It’s a great loss that Cannon didn’t live long enough to sit down for a career-spanning interview. I’d love to hear his thoughts on both animating and directing and would love to hear his impressions about the studios and people he worked with.

  2. on 30 Mar 2009 at 10:18 am 2.Richard O'Connor said …

    These films are a marvel of design, and the animation drawings from “Moonbird” exhibit this perfectly.

    The pencil drawings could be taken from a UPA film or a cereal commercial. The execution -what a leap!

    Someday I hope to experience what it must have been like for a guy like Bobe Canon or Grim Natwick to have seen “Moonbird” for the first time. All that time working in the field, striving to perfect the craft and then to be shown wholly original that opens worlds you had only dreamed about.

  3. on 30 Mar 2009 at 4:38 pm 3.pat said …

    thats a hell of a beautiful walk cycle. I want to check out moonbird now.

  4. on 30 Mar 2009 at 8:35 pm 4.hans bacher said …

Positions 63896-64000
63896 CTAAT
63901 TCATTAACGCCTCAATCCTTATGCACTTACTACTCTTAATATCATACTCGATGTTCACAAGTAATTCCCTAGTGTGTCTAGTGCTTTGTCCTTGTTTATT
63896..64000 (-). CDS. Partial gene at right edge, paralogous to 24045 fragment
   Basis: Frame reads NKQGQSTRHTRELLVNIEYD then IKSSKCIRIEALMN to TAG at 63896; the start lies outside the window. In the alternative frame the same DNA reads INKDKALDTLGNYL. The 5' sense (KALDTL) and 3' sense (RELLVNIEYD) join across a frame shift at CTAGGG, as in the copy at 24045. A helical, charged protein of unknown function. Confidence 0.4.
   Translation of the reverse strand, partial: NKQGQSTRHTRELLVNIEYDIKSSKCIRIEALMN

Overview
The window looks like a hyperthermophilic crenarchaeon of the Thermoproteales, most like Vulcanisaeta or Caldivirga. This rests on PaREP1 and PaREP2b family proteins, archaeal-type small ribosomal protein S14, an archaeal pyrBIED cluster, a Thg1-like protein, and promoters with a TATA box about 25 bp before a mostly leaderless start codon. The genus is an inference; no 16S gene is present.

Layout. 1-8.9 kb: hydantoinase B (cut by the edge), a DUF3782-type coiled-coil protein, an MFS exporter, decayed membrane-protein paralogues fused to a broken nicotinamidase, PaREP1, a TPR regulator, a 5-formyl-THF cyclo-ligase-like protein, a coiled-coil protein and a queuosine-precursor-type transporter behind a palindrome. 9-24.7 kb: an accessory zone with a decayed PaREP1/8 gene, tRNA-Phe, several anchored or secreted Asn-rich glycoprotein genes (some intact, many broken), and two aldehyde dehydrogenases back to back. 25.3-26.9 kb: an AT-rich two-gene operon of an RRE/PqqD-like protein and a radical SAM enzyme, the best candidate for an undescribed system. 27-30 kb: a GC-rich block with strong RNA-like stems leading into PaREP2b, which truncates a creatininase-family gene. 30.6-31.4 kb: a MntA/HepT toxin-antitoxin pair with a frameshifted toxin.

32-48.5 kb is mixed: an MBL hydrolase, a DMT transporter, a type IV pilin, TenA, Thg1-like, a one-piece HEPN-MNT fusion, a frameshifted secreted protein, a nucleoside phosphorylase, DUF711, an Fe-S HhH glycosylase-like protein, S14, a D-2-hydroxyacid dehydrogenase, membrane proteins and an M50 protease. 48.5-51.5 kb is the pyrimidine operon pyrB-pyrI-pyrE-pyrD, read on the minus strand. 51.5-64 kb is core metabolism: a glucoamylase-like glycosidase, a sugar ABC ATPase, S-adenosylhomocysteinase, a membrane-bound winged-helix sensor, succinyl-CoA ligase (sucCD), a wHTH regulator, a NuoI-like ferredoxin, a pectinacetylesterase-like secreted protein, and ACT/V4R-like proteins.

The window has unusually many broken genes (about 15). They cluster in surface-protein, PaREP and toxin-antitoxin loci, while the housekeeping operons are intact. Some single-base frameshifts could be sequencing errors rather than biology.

this film has always been my absolute favorite. together with ADVENTURES OF AN * and TENDER GAME. I wish I could see an original BG one day.

  5. on 31 Mar 2009 at 1:34 am 5.Dan Caylor said …

    It’s amazing how your tastes change as you learn more about this medium. I remember seeing Moonbird in an animation history class I took over five years ago, and I didn’t think much of it at the time.

    Maybe if I’d seen it in pencil test I would have appreciated it more. This is truly beautiful work. And I know what you mean about the lack of Bobe on the internet. Besides Amid’s book, and WB commentaries, he’s a virtual unknown to me.